Is the future of finance decentralized?

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Michael Kodari is the founder and CEO of Kodari Effects (KOSEC), a leading provider of investment services.

The term DeFi, which is short for decentralized finance and purposefully sounds like the word “defy,” was conceived in 2018† Despite only being around for a handful of years, this alternative global financial system built on public blockchains such as Bitcoin and Ethereum has grown tremendously in size and diversity since its inception. Can DeFi transform the existing financial infrastructure as we know it? Let’s break it down.

More than a crypto buzzword

DeFi is emerging as an exciting new financial technology that is taking over the centralized banking and finance industry. Unlike traditional financing, where a company, bank or fund is responsible for your money, with DeFi you are only responsible for you, the investor. It uses a combination of existing blockchain-related technologies such as digital assets, wallets and smart contracts to create a financial ecosystem ready to bypass banks, brokers and exchanges – basically anything or anyone who traditionally operates financial services and incorporated.

For many people this is hugely attractive: by removing the so-called “middlemen”, DeFi ensures a higher degree of efficiency. Simply put, DeFi provides a way to make a profit with a fraction of the investment that would otherwise be required. At the same time, it lends itself to greater transparency for financial transactions, while democratizing access and ownership, reducing the estimated 1.7 billion people worldwide who do not have a bank account.

The Pros and Cons of DeFi

Despite its meteoric rise to fame, DeFi technology is still in its infancy. It has not had years of stress testing on a large scale to solve problems. That means money can be lost or compromised. And DeFi thrives in the absence of rules and regulations, which means there is a lack of consumer protections.

Blockchain ledgers have also raised questions about illegal activities. A DeFi protocol could act as a platform where questionable funding could take place without there being a central authority to counter it. For example, in August 2021, sophisticated hackers exploited the vulnerability of smart contracts, $610 million of the DeFi platform Poly Network. Fortunately, all funds were returned this time, but that may not always be the case.

Besides being the newbie to the scene and the ensuing issues around security and legal compliance, DeFi has a lot going for it. As mentioned before, it is unauthorized and inclusive. Transactions are real-time and transparent. Smart contracts are highly programmable. But despite its many benefits, traditional financial publishers and lenders scoff at the idea of ​​embracing and leveraging DeFi’s blockchain ledger technologies.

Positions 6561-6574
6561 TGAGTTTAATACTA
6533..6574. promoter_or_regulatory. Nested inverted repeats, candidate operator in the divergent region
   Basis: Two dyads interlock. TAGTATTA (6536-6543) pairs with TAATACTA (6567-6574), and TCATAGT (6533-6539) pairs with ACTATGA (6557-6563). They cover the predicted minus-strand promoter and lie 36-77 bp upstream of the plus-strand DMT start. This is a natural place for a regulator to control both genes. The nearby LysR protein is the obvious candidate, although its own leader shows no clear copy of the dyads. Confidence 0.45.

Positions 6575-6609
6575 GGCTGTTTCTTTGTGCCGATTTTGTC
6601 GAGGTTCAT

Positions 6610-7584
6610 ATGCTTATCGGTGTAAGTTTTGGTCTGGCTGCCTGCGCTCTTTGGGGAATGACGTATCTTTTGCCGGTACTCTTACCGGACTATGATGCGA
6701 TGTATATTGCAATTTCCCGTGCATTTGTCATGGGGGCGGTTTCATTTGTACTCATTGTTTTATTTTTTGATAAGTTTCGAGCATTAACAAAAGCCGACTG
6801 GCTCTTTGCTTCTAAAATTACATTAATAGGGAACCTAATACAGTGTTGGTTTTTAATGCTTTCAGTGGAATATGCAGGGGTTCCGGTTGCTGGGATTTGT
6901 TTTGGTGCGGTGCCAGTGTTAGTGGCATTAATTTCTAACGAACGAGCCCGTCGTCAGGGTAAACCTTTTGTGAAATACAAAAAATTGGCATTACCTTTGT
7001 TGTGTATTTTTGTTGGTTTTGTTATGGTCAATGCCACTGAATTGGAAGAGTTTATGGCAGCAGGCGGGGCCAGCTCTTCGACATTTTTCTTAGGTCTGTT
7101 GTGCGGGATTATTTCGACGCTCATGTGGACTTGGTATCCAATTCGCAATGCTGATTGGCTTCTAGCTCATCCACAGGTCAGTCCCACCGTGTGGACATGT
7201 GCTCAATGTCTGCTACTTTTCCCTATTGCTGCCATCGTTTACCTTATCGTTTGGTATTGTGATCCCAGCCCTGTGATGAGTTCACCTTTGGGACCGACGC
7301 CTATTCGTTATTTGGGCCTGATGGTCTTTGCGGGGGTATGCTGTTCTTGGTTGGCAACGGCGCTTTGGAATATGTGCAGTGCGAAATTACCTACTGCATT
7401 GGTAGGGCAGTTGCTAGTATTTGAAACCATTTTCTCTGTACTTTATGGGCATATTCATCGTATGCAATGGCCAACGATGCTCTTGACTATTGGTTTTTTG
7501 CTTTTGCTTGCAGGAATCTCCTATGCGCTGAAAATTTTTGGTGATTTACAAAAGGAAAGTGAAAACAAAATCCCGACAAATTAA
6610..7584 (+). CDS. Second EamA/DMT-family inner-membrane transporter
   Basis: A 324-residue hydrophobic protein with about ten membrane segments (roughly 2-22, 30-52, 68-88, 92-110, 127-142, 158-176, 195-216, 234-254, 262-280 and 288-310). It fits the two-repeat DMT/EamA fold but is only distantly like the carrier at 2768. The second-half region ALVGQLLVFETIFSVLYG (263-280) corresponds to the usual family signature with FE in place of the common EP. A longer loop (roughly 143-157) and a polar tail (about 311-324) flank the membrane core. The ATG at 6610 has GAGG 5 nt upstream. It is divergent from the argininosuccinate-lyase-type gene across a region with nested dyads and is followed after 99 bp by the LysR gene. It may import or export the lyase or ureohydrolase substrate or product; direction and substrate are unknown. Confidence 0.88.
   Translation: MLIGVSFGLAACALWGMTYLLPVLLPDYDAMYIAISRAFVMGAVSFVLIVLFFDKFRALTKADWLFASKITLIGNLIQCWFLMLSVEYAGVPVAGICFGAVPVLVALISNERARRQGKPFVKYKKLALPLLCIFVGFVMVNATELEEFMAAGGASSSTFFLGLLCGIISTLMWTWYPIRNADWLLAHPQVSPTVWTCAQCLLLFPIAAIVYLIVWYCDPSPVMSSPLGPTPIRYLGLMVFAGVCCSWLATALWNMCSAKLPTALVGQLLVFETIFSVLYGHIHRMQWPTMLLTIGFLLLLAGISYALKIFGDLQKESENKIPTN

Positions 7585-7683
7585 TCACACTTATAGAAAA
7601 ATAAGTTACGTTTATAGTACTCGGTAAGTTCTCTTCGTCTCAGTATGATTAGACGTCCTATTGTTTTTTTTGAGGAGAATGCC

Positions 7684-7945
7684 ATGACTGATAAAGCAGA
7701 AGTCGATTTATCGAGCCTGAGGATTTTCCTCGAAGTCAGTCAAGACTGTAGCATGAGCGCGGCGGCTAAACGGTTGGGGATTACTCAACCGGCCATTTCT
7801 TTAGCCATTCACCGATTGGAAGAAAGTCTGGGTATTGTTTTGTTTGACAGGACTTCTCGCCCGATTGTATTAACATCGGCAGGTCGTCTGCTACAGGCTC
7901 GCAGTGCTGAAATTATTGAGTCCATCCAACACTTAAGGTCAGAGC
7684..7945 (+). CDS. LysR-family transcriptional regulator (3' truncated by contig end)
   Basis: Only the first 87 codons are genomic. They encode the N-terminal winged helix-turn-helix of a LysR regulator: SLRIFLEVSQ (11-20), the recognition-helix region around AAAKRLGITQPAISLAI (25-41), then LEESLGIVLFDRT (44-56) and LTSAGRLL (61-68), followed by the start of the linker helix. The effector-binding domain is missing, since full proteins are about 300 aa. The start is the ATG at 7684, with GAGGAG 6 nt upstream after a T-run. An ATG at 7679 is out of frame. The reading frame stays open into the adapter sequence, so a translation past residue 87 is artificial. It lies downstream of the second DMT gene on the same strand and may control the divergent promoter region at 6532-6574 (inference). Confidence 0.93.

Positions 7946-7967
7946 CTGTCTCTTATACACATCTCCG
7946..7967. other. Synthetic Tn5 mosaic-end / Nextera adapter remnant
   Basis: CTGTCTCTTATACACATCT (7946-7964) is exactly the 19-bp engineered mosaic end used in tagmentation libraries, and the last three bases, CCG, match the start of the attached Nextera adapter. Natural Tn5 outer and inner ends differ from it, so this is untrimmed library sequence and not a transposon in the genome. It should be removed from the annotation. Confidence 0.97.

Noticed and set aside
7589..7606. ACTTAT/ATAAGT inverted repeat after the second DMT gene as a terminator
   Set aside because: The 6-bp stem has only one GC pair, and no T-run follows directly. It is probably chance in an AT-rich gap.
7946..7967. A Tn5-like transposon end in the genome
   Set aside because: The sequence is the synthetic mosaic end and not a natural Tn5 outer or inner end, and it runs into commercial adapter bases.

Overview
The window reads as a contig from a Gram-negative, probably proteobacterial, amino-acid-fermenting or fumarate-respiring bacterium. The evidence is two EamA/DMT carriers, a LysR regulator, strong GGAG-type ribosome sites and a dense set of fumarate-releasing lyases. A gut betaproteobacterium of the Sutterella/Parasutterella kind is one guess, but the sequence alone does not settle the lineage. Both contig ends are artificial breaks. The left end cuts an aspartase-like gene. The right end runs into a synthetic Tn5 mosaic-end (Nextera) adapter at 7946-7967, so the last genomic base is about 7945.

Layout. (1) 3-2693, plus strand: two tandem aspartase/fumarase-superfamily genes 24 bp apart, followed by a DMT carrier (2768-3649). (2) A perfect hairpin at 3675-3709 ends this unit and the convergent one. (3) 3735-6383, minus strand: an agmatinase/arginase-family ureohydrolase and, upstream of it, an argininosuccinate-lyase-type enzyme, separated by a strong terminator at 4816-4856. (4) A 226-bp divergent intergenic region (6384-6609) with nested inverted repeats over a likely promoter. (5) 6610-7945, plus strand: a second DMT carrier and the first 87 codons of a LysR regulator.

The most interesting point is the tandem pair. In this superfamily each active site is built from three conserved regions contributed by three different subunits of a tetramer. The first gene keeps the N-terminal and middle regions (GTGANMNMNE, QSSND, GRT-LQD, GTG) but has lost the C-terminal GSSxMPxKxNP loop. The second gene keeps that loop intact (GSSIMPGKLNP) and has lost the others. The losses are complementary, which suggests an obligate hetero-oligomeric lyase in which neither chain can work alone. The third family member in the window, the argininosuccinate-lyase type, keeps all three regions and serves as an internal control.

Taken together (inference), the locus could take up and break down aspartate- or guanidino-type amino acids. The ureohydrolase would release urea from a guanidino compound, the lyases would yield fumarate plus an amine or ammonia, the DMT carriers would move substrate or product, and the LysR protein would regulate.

With the growing distrust of banks, some are touting DeFi as the ideal solution for the future of finance – one that will ensure that regulatory malpractice can be eradicated. As early as 2020, a Gartner analyst predicted that DeFi would soon go mainstream† While DeFi and legacy financial institutions may seem like opposing forces, I believe that together they can be transformative.

The best of both worlds

Disruption in the financial world will not disappear anytime soon. The rapid pace of technological innovation is having that effect. Navigating this blazing fast pace requires agility and open-mindedness, as well as thinking about the bigger picture. Take blockchain for example. Initially, banks were skeptical about the adoption. Now some big banks investing in crypto and blockchain related companies.

DeFi faces the same scenario. As traditional financial institutions are beginning to realize that DeFi is here to stay, they can go onboard and implement this technology into their existing frameworks. ING bank sets a good example of the potential for collaboration in this space. The Netherlands-based bank recently analyzed DeFi’s risks and opportunities and has written a report titled “Lessons Learned from Decentralized Finance.” After examining the pros and cons, ING Bank concludes that “the best of both worlds is achieved when centralized and decentralized financial services work together”.

What would this collaboration look like? For starters, centralized financial institutions should embrace innovation and move away from their risk-averse mindset. They must proactively contribute to regulatory development so that the core benefits of DeFi are preserved.

At the same time, legacy financial institutions can begin offering DeFi services to those without and under a bank. By providing consumers with greater access to the blockchain ecosystem through their existing banking services, the micro, small and medium-sized enterprises (MSMEs) could be closed financial gap

As the blockchain principles DeFi relies on merge with the global financial architecture, we could see benefits such as faster international transactions, capabilities to make money work harder, and easier access to loans.

A future-proof opportunity

The modern landscape has shaped a new kind of consumer, and legacy financial institutions must evolve too. Financial institutions need to put the customer first and now lay the groundwork to provide personalized, flexible and simplified offers. For inspiration, they can look to banking giants such as Morgan Stanley and Goldman Sachs who have already started paving the way for this modern, synergistic ecosystem of finance.

DeFi innovation is ripe for opportunity and opens the door to new and better ways to serve customers. Rather than tearing down centralized banking, DeFi may just be the thing that makes it future-proof.


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